Morning sickness: This symptom is experienced by nearly 90% of women during pregnancy. It is referred to as a feeling of nausea and can take place at any time during the day.

Increased sensitivity to odors: You might develop extreme dislikes for certain smells and odors when you are pregnant. These include ones that might have been pleasant to you before.

Darkening of the areola: An increase in your estrogens levels will expand the areolar size, causing it to darken as your pregnancy progress.

Increased basal body temperature: This is a most likely positive pregnancy sign if it persists for eighteen days or more after ovulation.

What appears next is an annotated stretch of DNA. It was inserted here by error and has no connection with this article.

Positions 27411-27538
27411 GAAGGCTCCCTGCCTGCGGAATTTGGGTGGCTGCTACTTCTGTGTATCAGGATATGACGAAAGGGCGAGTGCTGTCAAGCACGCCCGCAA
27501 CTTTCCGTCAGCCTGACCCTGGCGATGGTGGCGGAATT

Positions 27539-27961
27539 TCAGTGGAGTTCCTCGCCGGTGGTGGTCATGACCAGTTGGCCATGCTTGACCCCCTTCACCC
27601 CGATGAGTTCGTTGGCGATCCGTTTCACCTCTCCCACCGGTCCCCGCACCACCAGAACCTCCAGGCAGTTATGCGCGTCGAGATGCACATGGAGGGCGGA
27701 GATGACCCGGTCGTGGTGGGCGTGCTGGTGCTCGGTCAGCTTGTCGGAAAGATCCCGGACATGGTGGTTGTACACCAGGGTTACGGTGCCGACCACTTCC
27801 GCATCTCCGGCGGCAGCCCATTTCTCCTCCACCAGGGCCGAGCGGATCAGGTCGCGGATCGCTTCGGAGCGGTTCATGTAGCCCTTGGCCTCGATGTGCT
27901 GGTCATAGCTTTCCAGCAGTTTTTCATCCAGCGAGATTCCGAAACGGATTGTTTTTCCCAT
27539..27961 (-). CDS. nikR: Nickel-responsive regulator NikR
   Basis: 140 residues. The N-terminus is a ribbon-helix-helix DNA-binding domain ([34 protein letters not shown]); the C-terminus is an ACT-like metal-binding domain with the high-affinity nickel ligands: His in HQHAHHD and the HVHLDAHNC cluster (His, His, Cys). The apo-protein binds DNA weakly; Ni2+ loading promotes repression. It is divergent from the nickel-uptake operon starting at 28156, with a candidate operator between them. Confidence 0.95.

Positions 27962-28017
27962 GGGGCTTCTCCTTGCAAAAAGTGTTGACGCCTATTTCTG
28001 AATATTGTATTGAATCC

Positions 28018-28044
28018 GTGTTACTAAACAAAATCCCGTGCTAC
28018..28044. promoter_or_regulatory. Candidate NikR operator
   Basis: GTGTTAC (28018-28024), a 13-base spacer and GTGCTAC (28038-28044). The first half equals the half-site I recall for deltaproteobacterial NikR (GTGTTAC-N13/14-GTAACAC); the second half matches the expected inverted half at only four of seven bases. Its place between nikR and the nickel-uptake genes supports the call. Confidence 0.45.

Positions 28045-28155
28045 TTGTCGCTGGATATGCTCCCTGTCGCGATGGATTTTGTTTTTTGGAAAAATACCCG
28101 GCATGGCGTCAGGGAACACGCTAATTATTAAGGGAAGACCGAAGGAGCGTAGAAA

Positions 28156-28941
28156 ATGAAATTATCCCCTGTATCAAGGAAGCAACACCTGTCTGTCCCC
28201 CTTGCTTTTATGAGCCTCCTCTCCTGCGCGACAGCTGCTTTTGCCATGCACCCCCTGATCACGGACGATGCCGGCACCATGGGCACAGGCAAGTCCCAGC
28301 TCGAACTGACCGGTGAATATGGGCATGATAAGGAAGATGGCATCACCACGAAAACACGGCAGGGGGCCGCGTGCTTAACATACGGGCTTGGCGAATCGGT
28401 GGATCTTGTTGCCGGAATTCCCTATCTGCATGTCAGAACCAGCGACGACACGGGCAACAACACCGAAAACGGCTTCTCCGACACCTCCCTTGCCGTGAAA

All in all, it might be easier to deduce the difference between pregnancy and PMS symptoms in black and white than when it’s the real thing. As an example, most cases occur when a missed period is a false alarm for pregnancy.

This too can be said for darkening of the areola, among other things. In the end, the best way to know if you are experiencing pregnancy or PMS symptoms will be to take a pregnancy test.


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    2. Ryu, A., & Kim, T. H. (2015). Premenstrual syndrome: a mini review. Maturitas, 82(4), 436-440.
    3. Baker, L. J., & O’Brien, P. M. S. (2012). Premenstrual syndrome (PMS): a peri-menopausal perspective. Maturitas, 72(2), 121-125.
    4. Foxcroft, K. F., Callaway, L. K., Byrne, N. M., & Webster, J. (2013). Development and validation of a pregnancy symptoms inventory. BMC pregnancy and childbirth, 13(1), 3.